Last year I emailed Len Penzo about doing a “paper vs. plastic?” post for one of his “Letters, I Get Letters” articles. Len, as you know, is a plastics guy at heart, but he loved the idea so he sent me something awesome – his band’s CD, “In Retrospect”. You see, Len is more than an awesome blogger, his talents run much deeper. He was in a band, The Relics, which released an album on Blind Dog Records back in 1995. He also had an awesome haircut, which I have evidence of in the article!
I recently purchased my first house here in the Bay Area, and I did it in a decidedly non-traditional way. For a few years I had been reading about a smaller real estate company known as Redfin which operated in a more hands-off way than a normal real estate firm. Redfin leverages technology and a slick user interface to help its users (most of which will not use Redfin to buy a home, but the search feature is that good) find homes on their own. Once a house is purchased, Redfin actually refunds some of the brokerage commission. In most places, 3% of the purchase prices goes to the seller’s agent, 3% to the buyers, and 1.5%, 50% of Redfin’s commission, goes back to the end user. So… what’s the catch?
There is a German word which perfectly describes a feeling we often get… in English-Speaking America. “Schadenfreude” means to derive pleasure from the misfortune of others. Generally, when schadenfreude appears in print, it refers to the failings of a high powered sports team, such as the New York Yankees or (not this year!) the Los Angeles Lakers. These teams are historically so good (note I left out my favorites, the Boston teams, although they could certainly apply) that other sports fans will cheer for two things – their team to win, and team X to lose! On that note, today I bring you a link which will most likely make you happy – and the ‘team’ is Bank of America.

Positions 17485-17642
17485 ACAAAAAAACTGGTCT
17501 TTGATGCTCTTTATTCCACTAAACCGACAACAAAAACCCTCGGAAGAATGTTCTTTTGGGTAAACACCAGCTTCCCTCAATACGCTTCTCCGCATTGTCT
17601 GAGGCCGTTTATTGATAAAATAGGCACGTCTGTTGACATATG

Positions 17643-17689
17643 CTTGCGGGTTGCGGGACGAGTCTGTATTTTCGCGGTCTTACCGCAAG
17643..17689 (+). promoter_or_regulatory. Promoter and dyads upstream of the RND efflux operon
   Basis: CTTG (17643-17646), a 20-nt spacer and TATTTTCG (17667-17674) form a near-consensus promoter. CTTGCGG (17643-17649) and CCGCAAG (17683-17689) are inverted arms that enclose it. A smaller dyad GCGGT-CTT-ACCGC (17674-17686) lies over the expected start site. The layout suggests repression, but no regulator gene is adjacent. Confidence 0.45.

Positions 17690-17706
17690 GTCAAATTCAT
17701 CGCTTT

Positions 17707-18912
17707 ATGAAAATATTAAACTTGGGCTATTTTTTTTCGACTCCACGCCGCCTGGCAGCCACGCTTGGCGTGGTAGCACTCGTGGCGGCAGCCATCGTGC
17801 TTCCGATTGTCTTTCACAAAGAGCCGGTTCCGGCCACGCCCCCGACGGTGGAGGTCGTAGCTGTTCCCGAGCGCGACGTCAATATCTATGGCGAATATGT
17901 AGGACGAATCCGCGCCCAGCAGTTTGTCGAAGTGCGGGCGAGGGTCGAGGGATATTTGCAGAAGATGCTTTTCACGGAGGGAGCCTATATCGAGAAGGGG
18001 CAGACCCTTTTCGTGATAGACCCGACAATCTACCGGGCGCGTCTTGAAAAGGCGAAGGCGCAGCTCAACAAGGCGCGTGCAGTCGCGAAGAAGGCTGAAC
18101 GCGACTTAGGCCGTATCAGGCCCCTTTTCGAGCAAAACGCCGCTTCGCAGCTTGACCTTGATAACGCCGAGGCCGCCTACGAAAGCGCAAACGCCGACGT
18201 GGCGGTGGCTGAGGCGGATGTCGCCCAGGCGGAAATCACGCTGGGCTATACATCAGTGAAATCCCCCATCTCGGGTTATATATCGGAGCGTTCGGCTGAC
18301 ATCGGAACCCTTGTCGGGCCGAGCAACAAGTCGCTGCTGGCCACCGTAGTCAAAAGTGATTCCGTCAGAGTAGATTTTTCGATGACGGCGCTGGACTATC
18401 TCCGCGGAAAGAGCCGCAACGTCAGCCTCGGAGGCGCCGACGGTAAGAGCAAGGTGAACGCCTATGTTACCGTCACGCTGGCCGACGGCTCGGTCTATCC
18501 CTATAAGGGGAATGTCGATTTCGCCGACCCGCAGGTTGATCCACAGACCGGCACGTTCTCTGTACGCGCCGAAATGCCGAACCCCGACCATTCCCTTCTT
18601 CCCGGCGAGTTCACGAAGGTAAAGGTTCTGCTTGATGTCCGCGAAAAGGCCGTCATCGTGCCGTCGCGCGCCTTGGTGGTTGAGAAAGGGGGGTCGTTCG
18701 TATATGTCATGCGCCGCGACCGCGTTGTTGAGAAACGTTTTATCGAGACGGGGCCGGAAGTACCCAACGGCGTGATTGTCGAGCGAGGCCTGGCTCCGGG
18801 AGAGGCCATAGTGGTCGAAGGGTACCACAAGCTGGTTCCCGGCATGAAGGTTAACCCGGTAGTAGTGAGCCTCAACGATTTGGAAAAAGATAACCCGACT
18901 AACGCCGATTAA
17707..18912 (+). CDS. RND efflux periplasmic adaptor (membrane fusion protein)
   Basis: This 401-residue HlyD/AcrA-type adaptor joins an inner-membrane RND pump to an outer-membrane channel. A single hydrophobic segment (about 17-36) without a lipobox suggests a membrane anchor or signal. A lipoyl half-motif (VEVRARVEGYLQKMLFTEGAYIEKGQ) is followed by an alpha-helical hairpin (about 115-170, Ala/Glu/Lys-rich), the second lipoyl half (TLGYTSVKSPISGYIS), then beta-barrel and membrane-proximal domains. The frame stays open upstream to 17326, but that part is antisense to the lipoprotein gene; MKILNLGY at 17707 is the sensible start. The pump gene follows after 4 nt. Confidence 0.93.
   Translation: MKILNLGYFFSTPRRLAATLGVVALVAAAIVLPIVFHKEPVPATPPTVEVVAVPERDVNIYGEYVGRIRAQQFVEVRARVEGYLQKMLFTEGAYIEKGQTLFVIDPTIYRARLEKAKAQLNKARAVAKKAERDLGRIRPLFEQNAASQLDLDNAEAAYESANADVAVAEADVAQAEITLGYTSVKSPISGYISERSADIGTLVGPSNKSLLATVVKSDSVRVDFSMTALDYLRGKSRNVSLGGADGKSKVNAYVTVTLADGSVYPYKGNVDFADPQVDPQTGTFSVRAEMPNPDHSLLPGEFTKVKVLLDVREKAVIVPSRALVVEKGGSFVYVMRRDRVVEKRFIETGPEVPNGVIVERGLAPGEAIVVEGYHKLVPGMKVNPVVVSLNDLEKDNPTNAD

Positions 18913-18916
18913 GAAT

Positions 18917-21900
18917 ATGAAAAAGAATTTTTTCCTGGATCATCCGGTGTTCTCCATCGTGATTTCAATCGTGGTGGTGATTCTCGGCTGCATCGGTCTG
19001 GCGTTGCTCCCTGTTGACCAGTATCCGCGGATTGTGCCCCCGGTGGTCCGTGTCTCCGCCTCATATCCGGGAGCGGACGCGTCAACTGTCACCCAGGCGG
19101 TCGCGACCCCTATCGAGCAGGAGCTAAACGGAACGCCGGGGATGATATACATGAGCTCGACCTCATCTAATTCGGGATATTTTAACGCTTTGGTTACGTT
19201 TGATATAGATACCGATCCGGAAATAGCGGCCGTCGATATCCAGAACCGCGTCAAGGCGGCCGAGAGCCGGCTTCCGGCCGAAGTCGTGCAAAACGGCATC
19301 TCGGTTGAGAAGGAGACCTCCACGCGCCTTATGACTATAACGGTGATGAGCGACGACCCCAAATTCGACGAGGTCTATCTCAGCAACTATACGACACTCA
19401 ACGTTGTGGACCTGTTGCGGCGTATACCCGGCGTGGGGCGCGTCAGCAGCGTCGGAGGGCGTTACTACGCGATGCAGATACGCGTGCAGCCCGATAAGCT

Before I read this article, I could not imagine a scenario which would lead a company to sue itself. Yes; you read that correctly. Wells Fargo is suing itself in Florida in order to facilitate the foreclosure of a property in which it has multiple liens.